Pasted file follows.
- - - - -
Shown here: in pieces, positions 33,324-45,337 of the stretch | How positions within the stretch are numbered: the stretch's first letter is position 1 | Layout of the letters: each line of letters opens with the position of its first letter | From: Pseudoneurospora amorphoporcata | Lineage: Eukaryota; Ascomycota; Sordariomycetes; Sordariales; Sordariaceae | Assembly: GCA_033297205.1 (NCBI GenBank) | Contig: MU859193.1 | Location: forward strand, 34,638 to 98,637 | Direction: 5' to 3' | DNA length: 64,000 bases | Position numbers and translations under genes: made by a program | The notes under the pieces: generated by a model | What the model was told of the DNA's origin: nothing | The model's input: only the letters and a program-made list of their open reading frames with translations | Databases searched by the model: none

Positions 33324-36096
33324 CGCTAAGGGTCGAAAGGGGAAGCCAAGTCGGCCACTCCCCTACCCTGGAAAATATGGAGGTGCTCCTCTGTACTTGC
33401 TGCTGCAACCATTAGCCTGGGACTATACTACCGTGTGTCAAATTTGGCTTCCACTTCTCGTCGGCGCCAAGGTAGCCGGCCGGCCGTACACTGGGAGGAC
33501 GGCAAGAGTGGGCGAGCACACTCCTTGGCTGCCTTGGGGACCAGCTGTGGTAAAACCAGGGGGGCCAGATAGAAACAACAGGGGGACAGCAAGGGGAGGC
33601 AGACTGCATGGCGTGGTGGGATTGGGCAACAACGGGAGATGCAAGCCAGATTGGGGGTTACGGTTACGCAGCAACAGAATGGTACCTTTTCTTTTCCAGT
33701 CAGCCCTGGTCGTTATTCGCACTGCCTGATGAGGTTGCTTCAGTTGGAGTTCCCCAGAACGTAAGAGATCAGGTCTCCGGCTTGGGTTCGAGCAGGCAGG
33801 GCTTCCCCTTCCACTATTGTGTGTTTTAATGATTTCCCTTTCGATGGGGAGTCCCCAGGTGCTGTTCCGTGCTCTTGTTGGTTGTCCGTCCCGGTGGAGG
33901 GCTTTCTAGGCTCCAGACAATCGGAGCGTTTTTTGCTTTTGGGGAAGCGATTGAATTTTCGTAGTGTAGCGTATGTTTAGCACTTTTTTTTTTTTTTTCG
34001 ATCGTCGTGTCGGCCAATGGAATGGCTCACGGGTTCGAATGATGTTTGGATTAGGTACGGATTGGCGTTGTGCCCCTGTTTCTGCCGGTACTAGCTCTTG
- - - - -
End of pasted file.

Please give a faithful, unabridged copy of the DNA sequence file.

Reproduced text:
Shown here: in pieces, positions 33,324-45,337 of the stretch | How positions within the stretch are numbered: the stretch's first letter is position 1 | Layout of the letters: each line of letters opens with the position of its first letter | From: Pseudoneurospora amorphoporcata | Lineage: Eukaryota; Ascomycota; Sordariomycetes; Sordariales; Sordariaceae | Assembly: GCA_033297205.1 (NCBI GenBank) | Contig: MU859193.1 | Location: forward strand, 34,638 to 98,637 | Direction: 5' to 3' | DNA length: 64,000 bases | Position numbers and translations under genes: made by a program | The notes under the pieces: generated by a model | What the model was told of the DNA's origin: nothing | The model's input: only the letters and a program-made list of their open reading frames with translations | Databases searched by the model: none

Positions 33324-36096
33324 CGCTAAGGGTCGAAAGGGGAAGCCAAGTCGGCCACTCCCCTACCCTGGAAAATATGGAGGTGCTCCTCTGTACTTGC
33401 TGCTGCAACCATTAGCCTGGGACTATACTACCGTGTGTCAAATTTGGCTTCCACTTCTCGTCGGCGCCAAGGTAGCCGGCCGGCCGTACACTGGGAGGAC
33501 GGCAAGAGTGGGCGAGCACACTCCTTGGCTGCCTTGGGGACCAGCTGTGGTAAAACCAGGGGGGCCAGATAGAAACAACAGGGGGACAGCAAGGGGAGGC
33601 AGACTGCATGGCGTGGTGGGATTGGGCAACAACGGGAGATGCAAGCCAGATTGGGGGTTACGGTTACGCAGCAACAGAATGGTACCTTTTCTTTTCCAGT
33701 CAGCCCTGGTCGTTATTCGCACTGCCTGATGAGGTTGCTTCAGTTGGAGTTCCCCAGAACGTAAGAGATCAGGTCTCCGGCTTGGGTTCGAGCAGGCAGG
33801 GCTTCCCCTTCCACTATTGTGTGTTTTAATGATTTCCCTTTCGATGGGGAGTCCCCAGGTGCTGTTCCGTGCTCTTGTTGGTTGTCCGTCCCGGTGGAGG
33901 GCTTTCTAGGCTCCAGACAATCGGAGCGTTTTTTGCTTTTGGGGAAGCGATTGAATTTTCGTAGTGTAGCGTATGTTTAGCACTTTTTTTTTTTTTTTCG
34001 ATCGTCGTGTCGGCCAATGGAATGGCTCACGGGTTCGAATGATGTTTGGATTAGGTACGGATTGGCGTTGTGCCCCTGTTTCTGCCGGTACTAGCTCTTG